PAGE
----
Pi vs Arduino

I am regularly asked which is best, Pi or Arduino? This is a ridiculous question. It is like asking which is best, an apple or an orange. Put simply, they are completely different. The only similarity is that they both have GPIO (General Purpose Input and Output) pins, to which you can add buttons, sensors, lights, motors etc.

A Pi is a computer; a microprocessor. It is great for teaching Python and using this language for GPIO projects. It is also great for reprogramming Minecraft for free, again using Python. It is perfect for students who need to know Python for their GCSE Computer Science (see page ‘Why Pi’). They are tricky to set up and if not careful, can be short circuited, but still worth it (see page ‘setting up a Pi Lab’) especially for GCSE Computer Science students.

However, in many schools, the number of students going on to study Computer Science GCSE may only be 20% of the cohort. What about the other 80% of students who may be younger (Year 7 or 8), in large class sizes, not have access to the Pi Lab etc but you still want them to taste GPIO and computational thinking? At this stage they do not need to know GPIO Python, they just need to know what Computer Science is and whether it is right for them. The answer could be a £8 Arduino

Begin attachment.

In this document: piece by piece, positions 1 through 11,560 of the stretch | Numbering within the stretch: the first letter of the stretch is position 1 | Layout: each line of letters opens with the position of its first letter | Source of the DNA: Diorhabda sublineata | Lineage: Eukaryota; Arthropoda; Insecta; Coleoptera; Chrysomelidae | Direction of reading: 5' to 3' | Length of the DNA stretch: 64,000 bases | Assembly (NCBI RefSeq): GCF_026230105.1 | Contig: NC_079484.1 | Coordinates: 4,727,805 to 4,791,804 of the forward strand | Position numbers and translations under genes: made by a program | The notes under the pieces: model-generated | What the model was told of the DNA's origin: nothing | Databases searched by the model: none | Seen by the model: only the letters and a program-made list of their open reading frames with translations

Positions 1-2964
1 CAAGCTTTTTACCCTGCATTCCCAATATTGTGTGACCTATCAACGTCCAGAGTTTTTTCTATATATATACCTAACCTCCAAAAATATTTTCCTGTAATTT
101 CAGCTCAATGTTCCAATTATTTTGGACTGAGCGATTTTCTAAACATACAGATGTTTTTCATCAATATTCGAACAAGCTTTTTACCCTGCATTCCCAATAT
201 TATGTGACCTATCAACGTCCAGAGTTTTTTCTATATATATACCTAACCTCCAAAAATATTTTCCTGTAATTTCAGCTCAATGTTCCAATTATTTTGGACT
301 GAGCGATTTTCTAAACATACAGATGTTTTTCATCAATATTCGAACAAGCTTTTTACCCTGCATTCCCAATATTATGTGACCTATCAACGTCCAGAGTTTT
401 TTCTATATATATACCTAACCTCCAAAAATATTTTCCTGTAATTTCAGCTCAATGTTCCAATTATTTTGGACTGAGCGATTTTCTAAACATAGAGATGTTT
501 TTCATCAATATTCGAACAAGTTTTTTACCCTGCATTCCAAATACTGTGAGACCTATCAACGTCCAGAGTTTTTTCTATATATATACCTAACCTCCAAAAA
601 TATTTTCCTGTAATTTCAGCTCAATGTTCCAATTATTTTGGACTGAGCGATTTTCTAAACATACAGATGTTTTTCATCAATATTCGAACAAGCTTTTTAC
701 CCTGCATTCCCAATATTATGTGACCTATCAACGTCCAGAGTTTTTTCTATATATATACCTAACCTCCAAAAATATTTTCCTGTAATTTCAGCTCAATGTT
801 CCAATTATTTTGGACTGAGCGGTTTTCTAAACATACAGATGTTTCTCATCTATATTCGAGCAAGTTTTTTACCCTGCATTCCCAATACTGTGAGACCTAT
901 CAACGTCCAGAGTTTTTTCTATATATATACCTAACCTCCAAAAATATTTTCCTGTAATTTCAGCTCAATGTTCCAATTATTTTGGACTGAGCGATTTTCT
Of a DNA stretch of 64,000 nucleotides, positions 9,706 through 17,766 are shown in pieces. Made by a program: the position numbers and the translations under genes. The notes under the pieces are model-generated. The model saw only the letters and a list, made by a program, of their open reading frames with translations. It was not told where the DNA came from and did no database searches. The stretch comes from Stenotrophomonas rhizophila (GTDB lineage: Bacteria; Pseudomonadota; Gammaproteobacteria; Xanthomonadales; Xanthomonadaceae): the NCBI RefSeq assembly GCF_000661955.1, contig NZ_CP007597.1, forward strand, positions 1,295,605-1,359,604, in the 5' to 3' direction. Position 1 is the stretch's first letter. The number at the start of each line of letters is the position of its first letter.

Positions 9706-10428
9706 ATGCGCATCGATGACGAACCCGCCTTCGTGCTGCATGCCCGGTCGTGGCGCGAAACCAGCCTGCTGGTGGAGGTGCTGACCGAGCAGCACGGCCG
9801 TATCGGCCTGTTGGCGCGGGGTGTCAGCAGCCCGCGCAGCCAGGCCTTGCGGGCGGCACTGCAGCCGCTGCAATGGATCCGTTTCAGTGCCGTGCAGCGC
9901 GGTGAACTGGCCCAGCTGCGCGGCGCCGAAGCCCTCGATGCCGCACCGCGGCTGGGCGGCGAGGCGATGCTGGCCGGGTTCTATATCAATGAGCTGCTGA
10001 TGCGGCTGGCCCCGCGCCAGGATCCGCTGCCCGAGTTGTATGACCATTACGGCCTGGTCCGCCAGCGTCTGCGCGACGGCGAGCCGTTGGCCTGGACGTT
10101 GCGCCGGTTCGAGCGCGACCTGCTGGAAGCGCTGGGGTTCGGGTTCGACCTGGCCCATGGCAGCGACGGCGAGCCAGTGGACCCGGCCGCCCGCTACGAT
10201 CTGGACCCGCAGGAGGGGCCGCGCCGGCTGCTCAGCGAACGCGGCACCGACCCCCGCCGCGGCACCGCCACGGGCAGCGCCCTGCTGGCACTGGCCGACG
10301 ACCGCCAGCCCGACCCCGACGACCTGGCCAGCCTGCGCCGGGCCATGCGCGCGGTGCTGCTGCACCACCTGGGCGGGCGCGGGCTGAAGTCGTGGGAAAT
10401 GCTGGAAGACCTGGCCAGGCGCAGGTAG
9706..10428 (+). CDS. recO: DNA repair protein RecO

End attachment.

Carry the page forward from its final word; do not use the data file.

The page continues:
This is not a computer, it is a microcontroller. It simply links to the computer using a USB lead and the computer is used to send a program to the Arduino (called flashing). All of the GPIO pins are laid out in order in a line. You will not short circuit an Arduino as easily as a Pi and can make simple GPIO projects- lighthouse, Knight Rider, traffic lights, pelican crossings etc. You can even stick a breadboard on top using a £3 plate called a shield to keep everything compact. Click here for Arduino_lesson 1Arduino_Lesson2


A real tip with younger students is to use LEDs with built in resistors. This keeps things simple and stops your LEDs from getting damaged


You can use a version of Scratch (Scratch for Arduino or S4A) to write this program and teach all about GPIO at the same time (in preparation for GCSE Computer Science).


If you are tired of Scratch, you can use another simple visual program called Ardublocks which writes the code for you


Students can make a variety of projects – see Arduino Project Handbook for examples.


Therefore my advice would be:

1. Teach GPIO using Scratch and an Arduino. Easy, cheap, reliable, location independent with Y7&8. Also teach Sonic Pi also using a Windows PC.  




2. Teach Python theory from an IDLE shell using a computer, maybe making an adventure game with Year 8&9



3. Teach Python GPIO, Minecraft etc using a Pi with GCSE Computer Science students in a Pi Lab in Y9/10/11



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